Congress Takes Aim at Gag Clauses in Form Contracts

Font Size:

Bill would crack down on clauses that ban consumers from writing negative online reviews.

Font Size:

When Jennifer Palmer wrote an unflattering review of online merchant KlearGear on, KlearGear fired back with an unexpected response: a demand, according to Palmer, that she pay $3,500 for violating the company’s contractual clause prohibiting negative online reviews. After Palmer failed to pay, KlearGear allegedly notified several credit reporting agencies—a move that ensnared her and her husband in a six-year-long ordeal that all but destroyed their credit, leaving them unable to secure a needed car loan, obtain a credit card, or buy a furnace to heat their home during the cold winter months.

“My story shows what can happen when companies are allowed to use non-disparagement clauses in their contracts to bully consumers,” Jennifer said.

Palmer’s story is not unique. She is just one of millions of people who have been subject to companies’ contractual “non-disparagement” or “gag” clauses, which prohibit consumers from making negative statements about the companies online. Alleged violators of these clauses, like Palmer, can face serious reprisals from the company, ranging from the imposition of hefty fines, to the near-ruin of consumers’ credit. But yesterday, the U.S. Senate took a forceful swing at this practice, unanimously passing a bipartisan bill, the Consumer Review Fairness Act, that would bar the continued use of gag clauses.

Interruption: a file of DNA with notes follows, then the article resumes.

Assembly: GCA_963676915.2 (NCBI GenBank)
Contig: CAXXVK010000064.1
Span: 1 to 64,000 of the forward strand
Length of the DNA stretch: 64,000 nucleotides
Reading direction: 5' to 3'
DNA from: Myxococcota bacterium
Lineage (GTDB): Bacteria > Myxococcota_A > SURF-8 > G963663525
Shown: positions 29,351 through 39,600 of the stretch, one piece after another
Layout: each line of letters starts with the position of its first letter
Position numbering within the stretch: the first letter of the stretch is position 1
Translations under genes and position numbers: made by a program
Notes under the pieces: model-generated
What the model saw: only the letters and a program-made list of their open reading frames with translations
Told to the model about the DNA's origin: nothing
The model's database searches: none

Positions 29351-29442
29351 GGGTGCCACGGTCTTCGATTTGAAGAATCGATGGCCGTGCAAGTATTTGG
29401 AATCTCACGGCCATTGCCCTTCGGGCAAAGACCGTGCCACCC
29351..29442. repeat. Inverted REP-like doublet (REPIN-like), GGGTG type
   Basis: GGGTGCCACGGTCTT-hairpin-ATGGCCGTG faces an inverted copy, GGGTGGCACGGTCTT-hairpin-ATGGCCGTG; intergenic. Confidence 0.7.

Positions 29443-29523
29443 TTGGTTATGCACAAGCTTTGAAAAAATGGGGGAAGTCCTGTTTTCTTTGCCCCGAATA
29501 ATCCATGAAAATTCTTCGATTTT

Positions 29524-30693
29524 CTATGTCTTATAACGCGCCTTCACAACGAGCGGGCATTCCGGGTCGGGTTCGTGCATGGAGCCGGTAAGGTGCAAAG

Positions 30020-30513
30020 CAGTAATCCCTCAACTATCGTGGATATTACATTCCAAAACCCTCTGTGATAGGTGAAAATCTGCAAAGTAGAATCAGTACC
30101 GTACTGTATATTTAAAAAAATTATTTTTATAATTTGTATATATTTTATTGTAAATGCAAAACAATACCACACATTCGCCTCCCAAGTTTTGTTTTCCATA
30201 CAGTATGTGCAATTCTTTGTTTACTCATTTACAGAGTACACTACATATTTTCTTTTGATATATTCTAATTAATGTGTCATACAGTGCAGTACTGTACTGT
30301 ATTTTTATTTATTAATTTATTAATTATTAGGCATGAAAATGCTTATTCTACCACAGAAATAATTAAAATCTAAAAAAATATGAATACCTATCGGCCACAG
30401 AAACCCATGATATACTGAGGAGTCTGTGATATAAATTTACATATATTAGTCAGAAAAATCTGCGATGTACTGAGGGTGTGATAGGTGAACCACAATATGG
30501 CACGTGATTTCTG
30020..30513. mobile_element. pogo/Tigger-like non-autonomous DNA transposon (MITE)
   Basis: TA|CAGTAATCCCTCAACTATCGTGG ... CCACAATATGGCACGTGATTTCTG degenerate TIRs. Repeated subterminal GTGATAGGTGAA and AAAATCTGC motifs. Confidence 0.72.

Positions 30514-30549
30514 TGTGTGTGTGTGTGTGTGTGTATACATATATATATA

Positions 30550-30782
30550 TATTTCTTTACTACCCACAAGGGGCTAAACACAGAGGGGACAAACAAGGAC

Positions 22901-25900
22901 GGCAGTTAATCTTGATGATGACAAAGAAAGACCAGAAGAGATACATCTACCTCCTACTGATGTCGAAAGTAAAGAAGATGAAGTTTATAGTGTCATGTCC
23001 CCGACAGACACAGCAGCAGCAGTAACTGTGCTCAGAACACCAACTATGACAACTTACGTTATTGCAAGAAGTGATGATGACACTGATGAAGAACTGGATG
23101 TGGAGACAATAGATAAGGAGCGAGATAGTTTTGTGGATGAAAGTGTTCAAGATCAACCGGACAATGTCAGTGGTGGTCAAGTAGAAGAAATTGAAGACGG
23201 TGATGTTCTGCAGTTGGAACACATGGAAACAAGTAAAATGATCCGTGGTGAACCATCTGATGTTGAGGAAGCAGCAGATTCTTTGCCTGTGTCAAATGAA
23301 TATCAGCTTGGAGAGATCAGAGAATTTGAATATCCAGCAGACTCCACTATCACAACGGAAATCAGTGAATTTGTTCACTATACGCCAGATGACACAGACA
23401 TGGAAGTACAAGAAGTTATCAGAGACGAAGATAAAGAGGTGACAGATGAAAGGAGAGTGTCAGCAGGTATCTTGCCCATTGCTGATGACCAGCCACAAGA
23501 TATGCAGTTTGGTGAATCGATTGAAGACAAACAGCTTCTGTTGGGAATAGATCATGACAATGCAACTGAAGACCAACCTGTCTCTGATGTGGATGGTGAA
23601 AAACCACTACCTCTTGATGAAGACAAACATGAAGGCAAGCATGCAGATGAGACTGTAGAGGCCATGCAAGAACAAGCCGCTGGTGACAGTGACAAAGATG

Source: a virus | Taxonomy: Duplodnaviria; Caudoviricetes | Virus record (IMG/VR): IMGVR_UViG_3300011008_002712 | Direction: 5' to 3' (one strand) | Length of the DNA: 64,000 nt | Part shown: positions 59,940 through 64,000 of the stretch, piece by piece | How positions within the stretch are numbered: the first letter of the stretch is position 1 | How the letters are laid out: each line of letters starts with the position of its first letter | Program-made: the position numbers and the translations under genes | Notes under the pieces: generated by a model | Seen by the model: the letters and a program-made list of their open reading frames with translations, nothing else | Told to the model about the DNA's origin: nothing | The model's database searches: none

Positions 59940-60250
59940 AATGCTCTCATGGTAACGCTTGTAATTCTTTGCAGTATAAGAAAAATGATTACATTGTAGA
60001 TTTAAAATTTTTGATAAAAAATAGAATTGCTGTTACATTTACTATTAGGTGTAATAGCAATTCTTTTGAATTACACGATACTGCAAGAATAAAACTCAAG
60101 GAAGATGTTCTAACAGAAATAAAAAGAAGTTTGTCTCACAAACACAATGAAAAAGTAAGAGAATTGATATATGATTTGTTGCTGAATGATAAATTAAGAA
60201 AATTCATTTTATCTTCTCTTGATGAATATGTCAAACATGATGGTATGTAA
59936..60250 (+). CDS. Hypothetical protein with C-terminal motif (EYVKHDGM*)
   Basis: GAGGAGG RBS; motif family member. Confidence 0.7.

The use of non-disparagement clauses has been a longtime practice, specifically in the context of severance and settlement agreements. This recently passed legislation, however, targets a new breed of gag clauses: those that are specifically aimed at thwarting ordinary consumers from writing negative online reviews. These gag clauses have proliferated in recent years in light of the increasingly influential role that online review sites, such as TripAdvisor and Yelp, have come to play in purchasing decisions.

One study, for instance, revealed that around 70 percent of shoppers look at online reviews before they make their purchases. And a one-star increase in a restaurant’s Yelp rating, according to another study, leads to an approximately nine percent increase in the restaurant’s revenue. Still another study suggests that more than half of millennials say online consumer opinions have greater bearing on their purchasing decisions than the opinions of their family and friends.